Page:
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When cricket and cultures collide

Cricket is the second most popular sport in the world after soccer (football). It started in England and spread globally through British colonialism. Many communities have asserted aspects of their own cultures, including language, while also enjoying the game.

The first Australian cricket team to tour internationally was 13 Jardwadjali, Gunditjmara, and Wotjobaluk men from Victoria’s western districts. As well as being skilled cricketers, the team drew crowds for their displays of traditional skills, including boomerang and spear throwing. The tour happened in 1868. Unfortunately, the Aboriginal Protection Act introduced in Victoria in 1869 made it very difficult for indigenous people to continue playing competitive cricket after that.

In India, public broadcasters such as Doordarshan have a tradition of commentating on cricket in multiple languages. For instance, if a game is broadcast in English and Hindi, the commentators will speak one after the other or alternate for half-hour slots each. When private sports channels came to India in the 1990s, they favoured English commentary, which was the owners’ language and the language used by many other cricket-playing countries. India has more Hindi speakers than English speakers, so it’s no surprise that Hindi sports channels are now out-performing their English-language counterparts.

In recent years, private sports channels have started to understand how they can access larger audiences by broadcasting in more local languages. News Corp-owned Star Sports launched India’s first Tamil sports channel in 2017. Commentators add their own sense of humour, and the Indian Premier League is now broadcast in English, Hindi, Tamil, Telugu, Kannada, and Bengali. Commentators such as former Indian test cricketer Aakash Chopra enjoy the freedom to develop their own style in their first languages, rather than adapting to the long-established conventions of English-language commentary.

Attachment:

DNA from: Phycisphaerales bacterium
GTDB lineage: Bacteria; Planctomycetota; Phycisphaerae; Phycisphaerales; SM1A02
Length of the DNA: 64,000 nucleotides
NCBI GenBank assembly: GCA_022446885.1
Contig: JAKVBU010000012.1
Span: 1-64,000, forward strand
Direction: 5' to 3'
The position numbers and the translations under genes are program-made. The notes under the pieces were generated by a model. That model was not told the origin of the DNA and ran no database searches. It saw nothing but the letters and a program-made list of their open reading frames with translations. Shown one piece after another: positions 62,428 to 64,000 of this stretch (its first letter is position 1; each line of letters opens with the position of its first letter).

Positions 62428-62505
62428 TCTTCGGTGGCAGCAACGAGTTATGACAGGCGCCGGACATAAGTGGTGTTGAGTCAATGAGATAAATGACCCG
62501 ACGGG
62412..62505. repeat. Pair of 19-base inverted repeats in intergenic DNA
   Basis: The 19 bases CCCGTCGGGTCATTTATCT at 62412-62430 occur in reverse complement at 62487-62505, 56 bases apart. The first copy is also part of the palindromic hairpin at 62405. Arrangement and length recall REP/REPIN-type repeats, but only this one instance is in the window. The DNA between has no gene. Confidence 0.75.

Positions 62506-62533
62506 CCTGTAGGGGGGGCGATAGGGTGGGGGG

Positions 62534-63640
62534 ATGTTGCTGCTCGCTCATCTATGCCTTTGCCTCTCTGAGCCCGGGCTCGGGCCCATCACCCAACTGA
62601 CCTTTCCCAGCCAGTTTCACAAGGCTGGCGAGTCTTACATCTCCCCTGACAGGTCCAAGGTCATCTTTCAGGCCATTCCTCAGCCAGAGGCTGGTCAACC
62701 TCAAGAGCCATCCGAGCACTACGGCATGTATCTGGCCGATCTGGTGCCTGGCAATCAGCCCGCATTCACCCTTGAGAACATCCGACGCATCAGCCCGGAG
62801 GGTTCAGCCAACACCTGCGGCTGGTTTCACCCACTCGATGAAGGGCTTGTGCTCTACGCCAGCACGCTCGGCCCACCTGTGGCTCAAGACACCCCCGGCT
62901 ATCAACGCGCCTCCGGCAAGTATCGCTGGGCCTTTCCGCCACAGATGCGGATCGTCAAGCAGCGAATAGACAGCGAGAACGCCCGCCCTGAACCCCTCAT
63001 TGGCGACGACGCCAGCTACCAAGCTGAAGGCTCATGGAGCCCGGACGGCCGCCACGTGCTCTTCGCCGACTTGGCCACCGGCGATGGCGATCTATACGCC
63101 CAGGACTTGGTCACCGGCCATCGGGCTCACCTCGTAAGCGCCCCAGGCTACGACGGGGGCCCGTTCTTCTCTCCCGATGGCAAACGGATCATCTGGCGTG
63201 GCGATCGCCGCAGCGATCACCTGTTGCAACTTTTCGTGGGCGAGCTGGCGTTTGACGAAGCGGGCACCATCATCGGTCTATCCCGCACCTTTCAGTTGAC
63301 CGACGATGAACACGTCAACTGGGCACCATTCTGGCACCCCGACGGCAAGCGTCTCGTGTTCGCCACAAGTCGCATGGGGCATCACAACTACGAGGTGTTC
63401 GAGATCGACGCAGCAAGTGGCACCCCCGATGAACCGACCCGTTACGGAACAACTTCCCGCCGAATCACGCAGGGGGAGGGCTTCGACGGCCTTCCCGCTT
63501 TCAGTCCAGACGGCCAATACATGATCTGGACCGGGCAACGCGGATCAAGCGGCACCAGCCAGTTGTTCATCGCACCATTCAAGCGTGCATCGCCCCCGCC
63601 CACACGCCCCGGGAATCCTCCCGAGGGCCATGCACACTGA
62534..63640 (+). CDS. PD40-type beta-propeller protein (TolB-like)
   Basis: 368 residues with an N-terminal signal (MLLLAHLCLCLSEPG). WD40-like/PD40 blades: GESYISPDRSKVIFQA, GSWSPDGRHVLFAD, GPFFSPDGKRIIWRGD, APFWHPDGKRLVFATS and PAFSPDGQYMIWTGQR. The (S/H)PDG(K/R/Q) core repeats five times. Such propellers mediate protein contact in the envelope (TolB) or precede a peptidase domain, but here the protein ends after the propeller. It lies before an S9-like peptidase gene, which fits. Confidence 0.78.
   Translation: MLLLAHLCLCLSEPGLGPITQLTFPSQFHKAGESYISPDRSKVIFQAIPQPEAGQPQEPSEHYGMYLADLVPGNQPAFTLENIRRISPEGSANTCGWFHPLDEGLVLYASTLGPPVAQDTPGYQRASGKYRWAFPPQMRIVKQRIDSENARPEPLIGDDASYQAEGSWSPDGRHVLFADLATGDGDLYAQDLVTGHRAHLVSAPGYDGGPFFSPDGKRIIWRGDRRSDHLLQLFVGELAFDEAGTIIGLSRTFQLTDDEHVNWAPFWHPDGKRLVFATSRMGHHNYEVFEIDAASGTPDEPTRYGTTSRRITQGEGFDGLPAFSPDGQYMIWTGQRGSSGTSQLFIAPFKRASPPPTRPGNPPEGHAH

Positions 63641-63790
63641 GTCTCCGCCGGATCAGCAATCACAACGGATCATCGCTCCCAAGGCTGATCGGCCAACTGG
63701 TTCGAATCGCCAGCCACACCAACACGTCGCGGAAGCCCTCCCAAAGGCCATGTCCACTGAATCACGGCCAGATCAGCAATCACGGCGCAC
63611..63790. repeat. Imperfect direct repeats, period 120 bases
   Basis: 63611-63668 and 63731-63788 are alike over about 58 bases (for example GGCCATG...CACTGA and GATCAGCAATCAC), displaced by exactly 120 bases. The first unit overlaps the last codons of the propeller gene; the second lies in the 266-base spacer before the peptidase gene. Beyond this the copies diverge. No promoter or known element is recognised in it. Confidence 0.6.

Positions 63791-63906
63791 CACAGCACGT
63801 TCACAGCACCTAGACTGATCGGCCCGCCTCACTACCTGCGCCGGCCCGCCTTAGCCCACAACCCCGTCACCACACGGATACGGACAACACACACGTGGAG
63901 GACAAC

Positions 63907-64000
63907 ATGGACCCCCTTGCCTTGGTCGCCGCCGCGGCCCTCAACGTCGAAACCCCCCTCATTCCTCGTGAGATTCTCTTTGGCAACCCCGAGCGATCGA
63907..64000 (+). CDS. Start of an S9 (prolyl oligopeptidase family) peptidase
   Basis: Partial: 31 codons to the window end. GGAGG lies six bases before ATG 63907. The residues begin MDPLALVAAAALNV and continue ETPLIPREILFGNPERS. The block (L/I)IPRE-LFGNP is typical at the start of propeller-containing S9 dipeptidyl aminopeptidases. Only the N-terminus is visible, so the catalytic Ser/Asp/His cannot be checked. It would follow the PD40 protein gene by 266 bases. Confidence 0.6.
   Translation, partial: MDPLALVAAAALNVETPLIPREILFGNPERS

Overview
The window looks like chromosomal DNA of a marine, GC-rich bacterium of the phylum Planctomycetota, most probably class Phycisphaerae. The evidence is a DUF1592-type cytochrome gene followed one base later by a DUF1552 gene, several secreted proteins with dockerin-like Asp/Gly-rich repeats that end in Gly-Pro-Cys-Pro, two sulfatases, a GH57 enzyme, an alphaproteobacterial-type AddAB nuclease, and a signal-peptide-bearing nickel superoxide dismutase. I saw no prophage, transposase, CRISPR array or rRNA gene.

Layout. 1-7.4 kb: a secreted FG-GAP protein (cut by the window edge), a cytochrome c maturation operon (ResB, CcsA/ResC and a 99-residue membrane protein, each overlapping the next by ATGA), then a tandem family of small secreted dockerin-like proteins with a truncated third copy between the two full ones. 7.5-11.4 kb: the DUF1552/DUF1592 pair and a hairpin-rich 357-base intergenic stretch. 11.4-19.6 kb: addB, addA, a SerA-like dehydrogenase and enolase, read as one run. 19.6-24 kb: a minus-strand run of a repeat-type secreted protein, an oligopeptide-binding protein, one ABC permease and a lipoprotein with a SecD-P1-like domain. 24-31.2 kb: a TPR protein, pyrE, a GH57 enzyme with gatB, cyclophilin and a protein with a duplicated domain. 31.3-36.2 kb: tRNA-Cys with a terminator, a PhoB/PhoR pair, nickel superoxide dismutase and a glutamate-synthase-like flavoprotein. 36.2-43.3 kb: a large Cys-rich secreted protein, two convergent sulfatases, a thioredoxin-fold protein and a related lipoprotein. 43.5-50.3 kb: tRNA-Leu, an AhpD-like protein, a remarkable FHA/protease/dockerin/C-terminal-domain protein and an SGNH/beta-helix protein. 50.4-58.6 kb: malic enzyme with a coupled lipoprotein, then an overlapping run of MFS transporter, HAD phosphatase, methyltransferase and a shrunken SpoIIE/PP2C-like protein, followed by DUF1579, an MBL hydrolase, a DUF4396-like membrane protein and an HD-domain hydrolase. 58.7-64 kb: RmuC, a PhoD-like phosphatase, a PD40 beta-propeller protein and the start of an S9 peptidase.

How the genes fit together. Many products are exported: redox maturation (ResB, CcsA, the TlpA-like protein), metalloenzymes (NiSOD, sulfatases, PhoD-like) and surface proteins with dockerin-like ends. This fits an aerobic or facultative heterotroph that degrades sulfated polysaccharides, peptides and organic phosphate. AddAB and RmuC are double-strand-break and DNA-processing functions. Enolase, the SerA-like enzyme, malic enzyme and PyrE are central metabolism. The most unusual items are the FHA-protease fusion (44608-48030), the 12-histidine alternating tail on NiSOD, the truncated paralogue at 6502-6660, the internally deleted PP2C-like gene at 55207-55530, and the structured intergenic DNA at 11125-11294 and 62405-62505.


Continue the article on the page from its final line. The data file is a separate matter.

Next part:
Cricket is a game that unites people from all over the world and is a way for them to express unique aspects of their cultures.

 

In the Trobriand Islands of Papua New Guinea, locals developed a unique cricket style in traditional dress and celebrated runs with chants and dance. It’s said to be an alternative to tribal battles that previously plagued the island. Cricket is also enjoyed in other parts of Papua New Guinea, where more international rules are followed.

The West Indies, the team, formed by players from the 16 English-speaking Caribbean countries, left their mark on cricket through calypso, a unique Afro-Caribbean blend of music and poetry. The West Indies team famously celebrated their victory over England in 1950 at Lords, the sacred home of cricket, with a calypso composition. This is just one of many moments of cricket and Caribbean history that have been immortalised through calypso.

Even Greece is a member of the International Cricket Council. ANZAC troupes played cricket while stationed on Greek Islands in World War One. The tradition is carried on by St Kilda’s Hellenic Cricket Club in Melbourne.


Written by Sophia Dickinson, LEXIGO: Sophia is a writer and communications consultant with 10 years’ experience in the public service and not-for-profit sectors. She has also taught English in France and spent a year working at a local NGO in Yogyakarta, Indonesia. She is passionate about writing, intercultural communication and languages (she speaks French, Indonesian and is learning Spanish). Read more about her experiences here.